• Rare books and when the copyright public domain might fail in its essential purpose

        or, to enact suitable legislation to ensure that ownership of the tangible right in the book does not prevent access to the contents, indeed even exercising something like the power of expropriation/eminent domain to take the tangible property from its owner in the name of the public. Either option challenges basic notions of property ownership, and with respect to expropriation, there is arguably something distasteful about relying on such a measure in order to make the contents publicly accessible.

      • Suffocating Financial Power Means Mismatches in Copyright Cases

        Being an entrepreneur in the digital age comes with risks, particularly when a business model is connected in any way with the music and movie industries. Kim Dotcom says he’s spent $40 million in legal bills fighting his corner while TVAddons founder Adam Lackman is already facing potential bankruptcy. Neither defendant is anywhere close to a full trial on the merits of their respective cases.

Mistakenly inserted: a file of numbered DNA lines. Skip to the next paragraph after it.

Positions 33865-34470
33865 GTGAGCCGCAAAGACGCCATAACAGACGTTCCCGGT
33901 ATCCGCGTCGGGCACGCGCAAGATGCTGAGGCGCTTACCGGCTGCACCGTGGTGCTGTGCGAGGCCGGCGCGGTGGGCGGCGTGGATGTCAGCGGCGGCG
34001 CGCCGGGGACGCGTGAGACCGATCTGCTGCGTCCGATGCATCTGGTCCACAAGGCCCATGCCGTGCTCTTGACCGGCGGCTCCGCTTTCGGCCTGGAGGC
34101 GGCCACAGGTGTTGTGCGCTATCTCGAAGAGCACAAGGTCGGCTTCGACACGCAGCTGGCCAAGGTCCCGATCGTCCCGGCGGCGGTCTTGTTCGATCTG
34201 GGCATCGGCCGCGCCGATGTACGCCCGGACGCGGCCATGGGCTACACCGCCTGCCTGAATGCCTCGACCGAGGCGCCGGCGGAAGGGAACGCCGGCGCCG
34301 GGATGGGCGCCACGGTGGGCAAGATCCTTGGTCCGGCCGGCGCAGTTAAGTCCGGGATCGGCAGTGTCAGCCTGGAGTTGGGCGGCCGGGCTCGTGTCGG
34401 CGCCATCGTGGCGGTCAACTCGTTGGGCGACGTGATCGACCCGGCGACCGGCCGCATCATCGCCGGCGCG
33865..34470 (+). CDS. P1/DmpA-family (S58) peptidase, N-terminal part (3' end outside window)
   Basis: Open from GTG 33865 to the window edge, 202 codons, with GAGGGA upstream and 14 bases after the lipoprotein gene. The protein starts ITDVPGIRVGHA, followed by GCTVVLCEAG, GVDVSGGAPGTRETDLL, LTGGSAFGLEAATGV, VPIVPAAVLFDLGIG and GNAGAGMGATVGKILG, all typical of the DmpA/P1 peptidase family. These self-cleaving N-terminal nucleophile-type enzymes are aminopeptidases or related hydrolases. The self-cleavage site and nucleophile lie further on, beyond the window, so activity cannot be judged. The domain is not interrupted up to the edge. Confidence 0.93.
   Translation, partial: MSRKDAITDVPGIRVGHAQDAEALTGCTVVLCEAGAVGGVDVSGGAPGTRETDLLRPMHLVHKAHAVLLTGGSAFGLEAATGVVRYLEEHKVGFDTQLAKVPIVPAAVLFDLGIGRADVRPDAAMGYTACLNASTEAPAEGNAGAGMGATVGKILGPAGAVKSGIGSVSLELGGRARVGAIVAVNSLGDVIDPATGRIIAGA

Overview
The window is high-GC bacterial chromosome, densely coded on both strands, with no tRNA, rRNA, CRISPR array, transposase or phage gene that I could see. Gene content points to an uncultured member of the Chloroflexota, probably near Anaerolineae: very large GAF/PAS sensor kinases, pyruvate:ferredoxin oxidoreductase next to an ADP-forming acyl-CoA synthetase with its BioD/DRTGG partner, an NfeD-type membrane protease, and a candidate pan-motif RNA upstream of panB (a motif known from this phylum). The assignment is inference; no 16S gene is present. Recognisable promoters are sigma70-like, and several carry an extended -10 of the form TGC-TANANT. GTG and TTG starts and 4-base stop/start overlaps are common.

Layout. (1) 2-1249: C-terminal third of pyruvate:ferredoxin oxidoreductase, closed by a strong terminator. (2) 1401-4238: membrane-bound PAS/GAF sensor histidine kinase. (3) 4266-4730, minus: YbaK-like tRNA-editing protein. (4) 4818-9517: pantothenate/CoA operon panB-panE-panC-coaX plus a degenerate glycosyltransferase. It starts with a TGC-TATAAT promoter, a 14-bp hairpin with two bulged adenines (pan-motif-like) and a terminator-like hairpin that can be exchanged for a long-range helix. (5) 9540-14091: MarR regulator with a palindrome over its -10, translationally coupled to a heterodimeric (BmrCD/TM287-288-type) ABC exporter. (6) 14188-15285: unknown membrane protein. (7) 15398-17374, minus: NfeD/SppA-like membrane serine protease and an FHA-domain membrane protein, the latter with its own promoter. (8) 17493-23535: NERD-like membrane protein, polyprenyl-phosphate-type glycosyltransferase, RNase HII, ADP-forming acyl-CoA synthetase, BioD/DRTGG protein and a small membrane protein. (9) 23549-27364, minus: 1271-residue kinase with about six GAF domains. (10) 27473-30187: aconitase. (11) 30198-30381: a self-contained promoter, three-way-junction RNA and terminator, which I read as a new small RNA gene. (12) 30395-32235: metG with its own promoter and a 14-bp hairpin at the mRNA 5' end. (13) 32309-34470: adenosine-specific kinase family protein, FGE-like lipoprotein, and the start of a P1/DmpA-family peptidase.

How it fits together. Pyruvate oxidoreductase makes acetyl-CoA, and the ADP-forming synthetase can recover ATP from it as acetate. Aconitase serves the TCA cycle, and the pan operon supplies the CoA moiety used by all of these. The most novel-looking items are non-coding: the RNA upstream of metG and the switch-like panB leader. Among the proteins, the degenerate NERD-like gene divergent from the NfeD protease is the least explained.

• ‘Copyright’s True Purpose Is Dead, It Never Existed’

        According to the US Constitution, copyrights exist to “promote the Progress of Science and useful Arts.” It’s meant to facilitate and encourage artists to create content, which the public can enjoy. But is this how copyright still functions today? Texan A&M law professor Glynn Lunney Jr doesn’t think so.

      • Rightscorp Prompted The RIAA to Sue Internet Provider

        With help from the RIAA, several companies are waging a legal battle against Grande Communications, accusing the company of not taking proper action against pirating subscribers. It turns out that this idea didn’t originate at the music group. Instead, it was anti-piracy group Rightscorp that prompted the lawsuit.